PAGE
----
Standing here, surveying the year of videogames ahead, things look pretty exciting. There are plenty of titles set to come out before 2015 comes to an end and, luckily, a great many of them are extremely promising. Let’s kick off the new year by highlighting a few of them.
Hello Games’ space exploration simulator has looked enormously promising since its first reveal. Though it’s difficult to tell exactly how it will play, No Man’s Sky’s colourful visual style and focus on the thrill of discovery—its universe is filled with an infinite number of procedurally generated planets—makes it an exciting prospect. There’s a very real chance that the end result will simply prove an ambitious proof of concept rather than a lot of genuine fun in its own right, but, for now, I’m remaining optimistic.
I’ve always had a rocky relationship with the Zelda series. As much as I love the sense of adventure that characterizes many of its entries, too often I find its repeated design elements and character types squash any sense of real novelty. Though not much is known about the game at this point, Nintendo has shown footage emphasizing a large open world—one that looks like it may pull more inspiration from modern sandbox games than the series’ own past. That’s why the game—currently unnamed—seems so exciting. If Nintendo EAD is willing to shake up Zelda’s formula by introducing a greater level of exploratory freedom in this latest release, it could serve as a real revitalization of a well-worn style of play. It could make Zelda feel like a real adventure again.
The creative pedigree behind new development studio Campo Santo is impressive enough to make Firewatch, its debut, stand out. The team includes Telltale Games veterans Sean Vanaman and Jake Rodkin, visual artist Olly Moss, composer Chris Remo, and Nels Anderson, the lead designer on Klei Entertainment’s excellent Mark of the Ninja. The game itself seems to follow in the path of first-person exploration titles like Gone Home or Dear Esther, but promises to introduce a level of choice that shapes the park ranger main character as he attempts to protect the forest and wrestle with personal relationships. If the storytelling is nearly as good as Vanaman and Rodkin’s work on The Walking Dead’s first season, Firewatch should be something special.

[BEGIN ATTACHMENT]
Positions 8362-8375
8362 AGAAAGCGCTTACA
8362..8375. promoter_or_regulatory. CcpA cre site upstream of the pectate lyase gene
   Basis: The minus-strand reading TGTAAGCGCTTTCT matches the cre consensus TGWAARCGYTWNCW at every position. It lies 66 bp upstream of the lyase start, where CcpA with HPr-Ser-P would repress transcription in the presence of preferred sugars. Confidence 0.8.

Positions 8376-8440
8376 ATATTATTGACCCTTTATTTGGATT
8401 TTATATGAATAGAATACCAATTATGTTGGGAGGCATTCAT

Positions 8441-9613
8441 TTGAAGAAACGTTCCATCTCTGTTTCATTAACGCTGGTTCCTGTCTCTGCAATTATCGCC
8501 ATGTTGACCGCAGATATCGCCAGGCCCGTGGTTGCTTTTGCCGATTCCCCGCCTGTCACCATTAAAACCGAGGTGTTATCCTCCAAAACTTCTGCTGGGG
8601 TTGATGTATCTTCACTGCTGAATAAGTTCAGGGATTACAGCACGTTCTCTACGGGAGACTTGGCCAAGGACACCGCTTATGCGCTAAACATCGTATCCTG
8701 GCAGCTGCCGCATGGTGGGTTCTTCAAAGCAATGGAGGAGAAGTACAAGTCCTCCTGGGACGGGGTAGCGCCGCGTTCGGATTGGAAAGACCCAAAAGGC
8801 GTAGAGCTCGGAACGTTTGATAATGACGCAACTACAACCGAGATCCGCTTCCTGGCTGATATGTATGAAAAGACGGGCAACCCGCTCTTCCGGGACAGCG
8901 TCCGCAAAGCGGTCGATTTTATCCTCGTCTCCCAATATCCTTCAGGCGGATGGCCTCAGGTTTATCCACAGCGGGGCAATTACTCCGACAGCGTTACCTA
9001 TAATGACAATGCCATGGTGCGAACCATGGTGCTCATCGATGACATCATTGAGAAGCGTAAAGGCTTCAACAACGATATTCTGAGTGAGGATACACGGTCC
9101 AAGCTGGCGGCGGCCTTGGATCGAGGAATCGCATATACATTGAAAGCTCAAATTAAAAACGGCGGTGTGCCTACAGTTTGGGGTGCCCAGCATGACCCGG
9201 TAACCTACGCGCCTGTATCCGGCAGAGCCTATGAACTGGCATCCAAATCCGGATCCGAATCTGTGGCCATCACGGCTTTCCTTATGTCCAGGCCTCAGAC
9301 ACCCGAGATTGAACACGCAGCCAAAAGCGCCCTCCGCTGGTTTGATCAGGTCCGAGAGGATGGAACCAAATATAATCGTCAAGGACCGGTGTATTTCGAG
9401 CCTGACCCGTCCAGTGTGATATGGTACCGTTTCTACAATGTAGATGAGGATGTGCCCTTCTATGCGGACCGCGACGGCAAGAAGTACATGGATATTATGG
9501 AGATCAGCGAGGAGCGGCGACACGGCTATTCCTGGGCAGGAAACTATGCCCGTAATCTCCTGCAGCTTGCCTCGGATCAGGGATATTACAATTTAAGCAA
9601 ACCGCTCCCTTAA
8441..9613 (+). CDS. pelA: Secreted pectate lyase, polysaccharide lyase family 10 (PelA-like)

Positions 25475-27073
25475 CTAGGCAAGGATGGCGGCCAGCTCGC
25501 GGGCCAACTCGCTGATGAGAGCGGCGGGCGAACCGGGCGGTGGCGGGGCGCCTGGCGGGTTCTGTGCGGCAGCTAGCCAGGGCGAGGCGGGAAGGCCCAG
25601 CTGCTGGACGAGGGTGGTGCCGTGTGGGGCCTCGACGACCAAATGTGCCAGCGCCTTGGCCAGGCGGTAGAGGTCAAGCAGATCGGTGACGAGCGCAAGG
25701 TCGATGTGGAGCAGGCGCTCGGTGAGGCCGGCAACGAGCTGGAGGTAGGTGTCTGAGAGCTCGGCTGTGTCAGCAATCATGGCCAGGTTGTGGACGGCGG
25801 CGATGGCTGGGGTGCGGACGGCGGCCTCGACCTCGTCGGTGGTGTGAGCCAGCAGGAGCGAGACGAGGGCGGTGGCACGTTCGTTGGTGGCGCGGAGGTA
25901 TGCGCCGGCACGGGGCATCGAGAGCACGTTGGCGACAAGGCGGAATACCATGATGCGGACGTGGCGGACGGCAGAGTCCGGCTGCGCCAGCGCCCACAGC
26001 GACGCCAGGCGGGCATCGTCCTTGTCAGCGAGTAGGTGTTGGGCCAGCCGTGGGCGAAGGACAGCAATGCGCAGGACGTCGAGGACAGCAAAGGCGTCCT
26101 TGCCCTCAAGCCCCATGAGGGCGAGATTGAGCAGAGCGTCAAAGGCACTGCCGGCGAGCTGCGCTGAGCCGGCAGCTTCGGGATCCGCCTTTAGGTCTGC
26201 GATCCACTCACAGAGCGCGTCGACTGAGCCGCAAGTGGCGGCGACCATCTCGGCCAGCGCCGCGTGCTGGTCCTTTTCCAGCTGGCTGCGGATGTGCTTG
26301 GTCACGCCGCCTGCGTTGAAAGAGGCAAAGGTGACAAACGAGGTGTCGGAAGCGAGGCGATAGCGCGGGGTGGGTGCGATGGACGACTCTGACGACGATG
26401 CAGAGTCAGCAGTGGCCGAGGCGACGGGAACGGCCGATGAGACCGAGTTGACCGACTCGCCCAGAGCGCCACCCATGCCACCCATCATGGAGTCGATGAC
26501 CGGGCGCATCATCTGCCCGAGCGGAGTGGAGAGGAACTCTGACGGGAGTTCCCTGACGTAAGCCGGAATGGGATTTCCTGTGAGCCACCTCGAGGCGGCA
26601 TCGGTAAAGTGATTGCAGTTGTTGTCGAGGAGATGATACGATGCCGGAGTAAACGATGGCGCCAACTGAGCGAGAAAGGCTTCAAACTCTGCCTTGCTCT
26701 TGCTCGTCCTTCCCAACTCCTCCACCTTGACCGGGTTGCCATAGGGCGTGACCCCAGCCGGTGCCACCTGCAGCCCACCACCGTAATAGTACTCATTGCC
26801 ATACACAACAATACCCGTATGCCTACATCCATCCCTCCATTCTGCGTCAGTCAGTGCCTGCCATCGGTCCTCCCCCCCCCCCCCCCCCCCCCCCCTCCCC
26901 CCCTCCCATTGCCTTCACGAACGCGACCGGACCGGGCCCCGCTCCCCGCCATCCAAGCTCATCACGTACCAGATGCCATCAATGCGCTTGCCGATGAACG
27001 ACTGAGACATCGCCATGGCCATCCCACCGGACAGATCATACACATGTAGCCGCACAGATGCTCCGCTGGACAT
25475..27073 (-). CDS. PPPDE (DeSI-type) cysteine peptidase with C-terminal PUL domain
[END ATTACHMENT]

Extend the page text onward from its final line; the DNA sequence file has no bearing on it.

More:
Frictional Games has maintained almost complete radio silence since releasing horror classic Amnesia: The Dark Descent back in 2010. In the meantime the developer has been hard at work on a follow-up entitled Soma, which trades Amnesia’s 19
century setting for a strange, quasi-futuristic one. The claustrophobic nature of broken-down research labs and the terrifying potential that comes from science fiction creature designs all seem like great fodder for Frictional’s return to the genre. Soma may not be able to redefine horror games like Amnesia did, but I’m looking forward to seeing what the enormously talented studio gets up to next regardless.
If it wasn’t for Metal Gear Solid I probably wouldn’t be writing about videogames today. Kojima Productions’ series of spy thrillers/super-weird melodramas offer a consistently fascinating blend of political conspiracy, postmodern media theory, and over-the-top action set-pieces. In the past this combination has consistently lead to games that rank among the medium’s most unique works. Last year’s Metal Gear Solid V teaser/prequel Ground Zeroes played and looked great, but contained only the slightest suggestions of a plot. I’m anxious for The Phantom Pain to compensate for this with a proper continuation of the series’ storyline. Hopefully it also manages to address Ground Zeroes’ questionable treatment of its sole female character by properly resolving her plot when Big Boss’ story resumes.
Of course, there are plenty of other games worth keeping an eye on in the months ahead. The above list is by no means meant to be exhaustive—it’s just a rundown of a few titles I’m most interested in. I’m also excited to see what becomes of games like The Chinese Room’s Everybody’s Gone to the Rapture, Atlus’ Persona 5, Remedy Entertainment’s Quantum Break, Naughty Dog’s Uncharted 4: A Thief’s End, From Software’s Bloodborne, Ninja Theory’s Hellblade, CD Projekt RED’s The Witcher 3: Wild Hunt, and many, many others. It’s probably testament to the number of exciting projects slated to arrive in 2015 that even adding those to the list doesn’t feel like enough.